As we approach a season where there are many notes to write, invites to send and gifts to label, I’ve noticed some interesting discussions about handwriting. With so much being communicated these days using keyboard/pads, many people wonder if writing things longhand is obsolete… a lost art… scrawls that will be indecipherable to our grandchildren.
Not so fast technology. Handwriting has history, personality and staying power.
Handwriting is unique, a personal expression. It has more “soul” than the printed word will ever have. The fact that our technology includes so many styles of stylus says that straight out. What’s more, there’s a new digital pen (The Lernstift) designed by a pair of German entrepreneurs to help you write by hand more legibly. It’s in the final stages of development, so watch for it if you’re interested in improving that penmanship.
Schoolchildren still learn those cursive letters, copying them over and over just as we did, only today kids don’t fill notebooks and diaries with a careful script that can’t be deleted. They have options that didn’t exist for us. In fact, it wasn’t until sophomore year in high school that I learned to type (on a then state-of-the-art electric typewriter). My children all learned in elementary school… and it’s called keyboarding now, typing is… well, old-school.
Perhaps the best defense of the handwritten word is this, every great work of literature in our libraries today was once pen put to paper and finished with a signature.
If that’s not enough, here are a few other good reasons to continue learning (or practicing) writing by hand…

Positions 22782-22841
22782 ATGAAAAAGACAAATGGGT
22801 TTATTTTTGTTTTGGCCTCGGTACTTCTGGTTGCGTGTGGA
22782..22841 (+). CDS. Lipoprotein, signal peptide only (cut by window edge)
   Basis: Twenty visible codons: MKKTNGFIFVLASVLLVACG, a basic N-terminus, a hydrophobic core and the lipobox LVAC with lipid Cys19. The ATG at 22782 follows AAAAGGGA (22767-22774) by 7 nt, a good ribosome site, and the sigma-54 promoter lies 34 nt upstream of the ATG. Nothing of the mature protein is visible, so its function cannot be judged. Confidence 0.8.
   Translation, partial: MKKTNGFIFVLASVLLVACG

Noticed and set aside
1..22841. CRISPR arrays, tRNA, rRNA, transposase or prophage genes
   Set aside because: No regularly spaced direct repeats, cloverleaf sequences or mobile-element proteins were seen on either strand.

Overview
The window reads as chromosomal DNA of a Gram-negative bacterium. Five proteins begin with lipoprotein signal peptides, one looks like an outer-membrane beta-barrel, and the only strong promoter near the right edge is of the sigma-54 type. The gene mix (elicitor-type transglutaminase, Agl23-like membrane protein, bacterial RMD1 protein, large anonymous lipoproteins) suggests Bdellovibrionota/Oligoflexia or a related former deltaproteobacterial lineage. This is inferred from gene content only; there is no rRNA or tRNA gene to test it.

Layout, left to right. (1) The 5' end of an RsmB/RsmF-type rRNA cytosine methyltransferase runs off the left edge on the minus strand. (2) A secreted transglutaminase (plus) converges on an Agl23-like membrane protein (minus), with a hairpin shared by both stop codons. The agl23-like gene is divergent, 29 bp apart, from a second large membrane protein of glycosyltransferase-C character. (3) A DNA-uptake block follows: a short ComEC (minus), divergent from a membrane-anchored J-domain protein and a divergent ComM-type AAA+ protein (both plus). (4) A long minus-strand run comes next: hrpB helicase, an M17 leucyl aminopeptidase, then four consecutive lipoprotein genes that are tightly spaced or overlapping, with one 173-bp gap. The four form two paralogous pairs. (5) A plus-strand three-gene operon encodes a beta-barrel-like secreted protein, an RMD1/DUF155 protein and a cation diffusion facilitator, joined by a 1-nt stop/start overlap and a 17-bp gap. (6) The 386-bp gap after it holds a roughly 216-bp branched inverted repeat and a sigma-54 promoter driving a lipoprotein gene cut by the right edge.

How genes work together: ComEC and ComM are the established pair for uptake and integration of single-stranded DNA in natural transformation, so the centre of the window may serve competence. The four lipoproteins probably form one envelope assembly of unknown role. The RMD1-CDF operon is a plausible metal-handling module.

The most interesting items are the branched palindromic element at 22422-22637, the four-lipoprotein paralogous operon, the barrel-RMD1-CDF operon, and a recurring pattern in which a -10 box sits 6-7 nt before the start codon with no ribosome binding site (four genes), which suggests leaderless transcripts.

- many job/loan/medical forms are still filled out this way
- helps with eye hand coordination and fine motor skills
- love letters, thank you notes and condolences still must be written by hand
- it identifies you and is unique to you.
- it’s an art form, a tradition from longstanding history, a way to express yourself
- you can hold onto it, in a way you can’t keep texts, emails or chats.
In the working world, your handwriting conveys so much about you. Sloppy and illegible suggests (unfairly) sloppiness elsewhere, while too flamboyant will have you fighting to be taken seriously. Even in our tech-savvy workplace there are plenty of places where we write by hand — phone message pads, white boards and post-it notes — all bear your easily identifiable script. Sure, it’s fun (for a while) to challenge the deciphering skills of those around you, but the appeal fades quickly and you’re left looking bad.
So, how will you handle the many handwritten messages you’ll be sending this year? What you write adds that all-important personal touch. Make sure your words are readable and the impression you leave is sure to be a good one. It’s worth the effort to practice a bit, to take your time when writing by hand so that your reader cannot mistake the time you put in, not only in choosing the right words but in setting them to paper.
With so few people doing this, you (and your business) are bound to stand out.